Safety helmets

Cyclists and motorcyclists can protect their head by wearing a properly fitting safety helmet. Safety helmets can significantly reduce the risk of a serious head injury in an accident. British standard safety helmets are a legal requirement for motorcyclists.

When cycling, always wear a properly fitting safety helmet. Cycling helmets reduce the risk of a head injury by up to 88% and the risk of an injury to your face by 65%.

Make sure that your child also knows the importance of wearing a cycle helmet and wears one every time they ride a bike. Ensure that both you and your children use lights when cycling in the dark.

Safety in the home

Following sensible health and safety guidelines can help prevent accidents in the home. The advice below will help keep your home and garden as safe as possible.

  • Keep stairways tidy so that you do not trip over anything.
  • Use appropriate safety equipment if you are doing any kind of DIY.
  • Do not stand on an unstable chair to change a light bulb. Use a stepladder.
  • Clean up any spillages to prevent someone slipping over.
  • Follow the manufacturer’s instructions when using weed killer or any other chemical products.

For more information, see the Royal Society for the Prevention of Accidents website.

Childproofing your home

It is not possible to ‘childproof’ your home completely. However, you can take steps to keep toddlers and young children safe at home. See the video about accident prevention (above) and the advice below.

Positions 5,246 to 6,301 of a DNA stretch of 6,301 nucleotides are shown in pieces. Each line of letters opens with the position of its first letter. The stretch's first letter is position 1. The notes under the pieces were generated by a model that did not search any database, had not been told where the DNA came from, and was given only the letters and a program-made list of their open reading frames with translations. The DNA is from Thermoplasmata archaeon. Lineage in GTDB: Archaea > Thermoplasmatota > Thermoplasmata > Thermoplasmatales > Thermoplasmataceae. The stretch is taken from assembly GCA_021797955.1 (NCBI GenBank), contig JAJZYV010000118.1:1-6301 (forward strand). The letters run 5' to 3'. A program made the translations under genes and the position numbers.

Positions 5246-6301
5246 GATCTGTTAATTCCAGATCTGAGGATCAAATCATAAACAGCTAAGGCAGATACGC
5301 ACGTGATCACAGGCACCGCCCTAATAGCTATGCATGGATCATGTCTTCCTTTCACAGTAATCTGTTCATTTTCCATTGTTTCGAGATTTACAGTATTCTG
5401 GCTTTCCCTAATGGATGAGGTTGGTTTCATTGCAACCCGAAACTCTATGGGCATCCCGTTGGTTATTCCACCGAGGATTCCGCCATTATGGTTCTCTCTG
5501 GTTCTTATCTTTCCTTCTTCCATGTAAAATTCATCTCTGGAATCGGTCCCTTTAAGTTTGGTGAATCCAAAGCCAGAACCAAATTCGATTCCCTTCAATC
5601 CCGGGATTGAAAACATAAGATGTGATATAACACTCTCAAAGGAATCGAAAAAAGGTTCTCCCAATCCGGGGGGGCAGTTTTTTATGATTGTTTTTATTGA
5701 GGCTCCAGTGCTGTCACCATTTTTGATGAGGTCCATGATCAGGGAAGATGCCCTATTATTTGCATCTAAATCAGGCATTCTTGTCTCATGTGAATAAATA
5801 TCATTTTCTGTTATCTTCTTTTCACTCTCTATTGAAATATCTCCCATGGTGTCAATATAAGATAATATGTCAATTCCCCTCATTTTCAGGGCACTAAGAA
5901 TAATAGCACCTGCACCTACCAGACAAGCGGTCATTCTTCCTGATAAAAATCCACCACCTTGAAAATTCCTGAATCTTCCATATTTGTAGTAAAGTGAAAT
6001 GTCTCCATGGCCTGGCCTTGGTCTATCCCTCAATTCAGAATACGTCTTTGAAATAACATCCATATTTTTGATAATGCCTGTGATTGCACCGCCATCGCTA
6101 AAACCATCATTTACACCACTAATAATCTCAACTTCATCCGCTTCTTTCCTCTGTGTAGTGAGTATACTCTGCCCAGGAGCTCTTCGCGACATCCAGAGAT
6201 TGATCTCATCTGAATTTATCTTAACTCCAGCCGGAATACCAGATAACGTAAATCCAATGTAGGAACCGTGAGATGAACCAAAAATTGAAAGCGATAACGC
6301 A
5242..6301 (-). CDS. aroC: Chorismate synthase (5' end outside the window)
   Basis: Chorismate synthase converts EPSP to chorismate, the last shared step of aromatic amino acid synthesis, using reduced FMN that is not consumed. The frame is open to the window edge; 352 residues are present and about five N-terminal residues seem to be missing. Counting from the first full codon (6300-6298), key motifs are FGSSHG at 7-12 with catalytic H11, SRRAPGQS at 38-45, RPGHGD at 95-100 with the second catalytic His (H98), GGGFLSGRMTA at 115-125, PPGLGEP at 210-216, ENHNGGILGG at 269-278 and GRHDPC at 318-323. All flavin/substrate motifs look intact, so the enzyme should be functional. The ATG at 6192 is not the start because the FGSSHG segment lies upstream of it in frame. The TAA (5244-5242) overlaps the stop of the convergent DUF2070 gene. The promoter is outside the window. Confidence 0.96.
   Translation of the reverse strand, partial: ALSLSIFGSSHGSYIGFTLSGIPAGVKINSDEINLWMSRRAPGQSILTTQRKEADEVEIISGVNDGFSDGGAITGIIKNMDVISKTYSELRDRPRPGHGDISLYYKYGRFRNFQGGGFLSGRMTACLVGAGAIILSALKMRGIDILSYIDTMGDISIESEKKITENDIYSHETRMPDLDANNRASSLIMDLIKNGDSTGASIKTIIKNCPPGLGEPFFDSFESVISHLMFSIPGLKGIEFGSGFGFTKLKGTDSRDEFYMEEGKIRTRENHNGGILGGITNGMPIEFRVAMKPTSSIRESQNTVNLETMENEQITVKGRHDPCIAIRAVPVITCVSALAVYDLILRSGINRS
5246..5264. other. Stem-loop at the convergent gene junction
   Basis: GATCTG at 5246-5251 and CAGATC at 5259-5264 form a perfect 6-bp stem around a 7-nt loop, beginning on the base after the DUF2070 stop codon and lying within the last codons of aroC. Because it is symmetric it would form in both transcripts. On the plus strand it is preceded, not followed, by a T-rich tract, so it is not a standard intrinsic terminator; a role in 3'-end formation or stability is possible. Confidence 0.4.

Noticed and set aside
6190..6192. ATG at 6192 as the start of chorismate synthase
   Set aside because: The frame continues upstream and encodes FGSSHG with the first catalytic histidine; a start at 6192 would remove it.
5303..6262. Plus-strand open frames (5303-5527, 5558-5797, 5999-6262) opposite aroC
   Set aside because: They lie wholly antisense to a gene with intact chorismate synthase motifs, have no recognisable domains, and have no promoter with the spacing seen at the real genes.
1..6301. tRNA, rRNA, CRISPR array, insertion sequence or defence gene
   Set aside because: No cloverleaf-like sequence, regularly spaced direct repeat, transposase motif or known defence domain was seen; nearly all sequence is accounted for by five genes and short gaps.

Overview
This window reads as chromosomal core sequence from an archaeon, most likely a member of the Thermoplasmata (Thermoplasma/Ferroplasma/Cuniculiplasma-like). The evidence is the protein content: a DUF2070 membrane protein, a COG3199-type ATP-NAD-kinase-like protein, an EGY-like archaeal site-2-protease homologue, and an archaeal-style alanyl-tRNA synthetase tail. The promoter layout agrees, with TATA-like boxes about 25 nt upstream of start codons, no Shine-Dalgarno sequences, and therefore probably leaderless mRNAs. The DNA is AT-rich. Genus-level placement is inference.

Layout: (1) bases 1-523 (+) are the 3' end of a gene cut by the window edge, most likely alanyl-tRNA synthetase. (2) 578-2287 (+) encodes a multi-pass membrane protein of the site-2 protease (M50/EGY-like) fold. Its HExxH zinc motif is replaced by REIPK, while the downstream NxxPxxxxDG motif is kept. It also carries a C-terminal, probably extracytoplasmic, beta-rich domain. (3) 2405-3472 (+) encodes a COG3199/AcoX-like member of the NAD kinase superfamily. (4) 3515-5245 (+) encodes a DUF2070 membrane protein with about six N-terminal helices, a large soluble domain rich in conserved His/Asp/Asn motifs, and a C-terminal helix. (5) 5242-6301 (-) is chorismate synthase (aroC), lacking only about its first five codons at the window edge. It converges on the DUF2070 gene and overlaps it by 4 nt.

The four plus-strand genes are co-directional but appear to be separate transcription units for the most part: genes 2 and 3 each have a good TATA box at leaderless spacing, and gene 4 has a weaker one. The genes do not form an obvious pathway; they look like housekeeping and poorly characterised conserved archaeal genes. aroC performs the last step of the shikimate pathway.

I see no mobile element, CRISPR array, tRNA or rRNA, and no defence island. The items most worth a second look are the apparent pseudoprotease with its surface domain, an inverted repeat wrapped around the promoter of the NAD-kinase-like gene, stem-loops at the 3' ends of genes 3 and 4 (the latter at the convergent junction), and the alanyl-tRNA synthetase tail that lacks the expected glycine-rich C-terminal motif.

• Check that windows are lockable and cannot be opened by your child. This is particularly important for the windows in your child's bedroom.
  • Move furniture, such as beds, sofas and chairs, away from windows to prevent your child climbing up and falling out.
  • Make sure that chemicals, such as cleaning products, are out of your child's reach.
  • Do not leave hot water unattended, for example a pan of boiling water or a bath.   
  • Fit safety gates at the top and bottom of the stairs.

Safety at work

To reduce the risk of sustaining a head injury at work, always follow any necessary health and safety guidelines. For example, you may have to wear a hard hat and safety shoes when working in potentially hazardous areas.

Sport safety

Wear any necessary safety equipment when playing sports, particularly contact sports. Do not play any contact sports after a head injury without first consulting your GP.

Last updated: 04 October 2011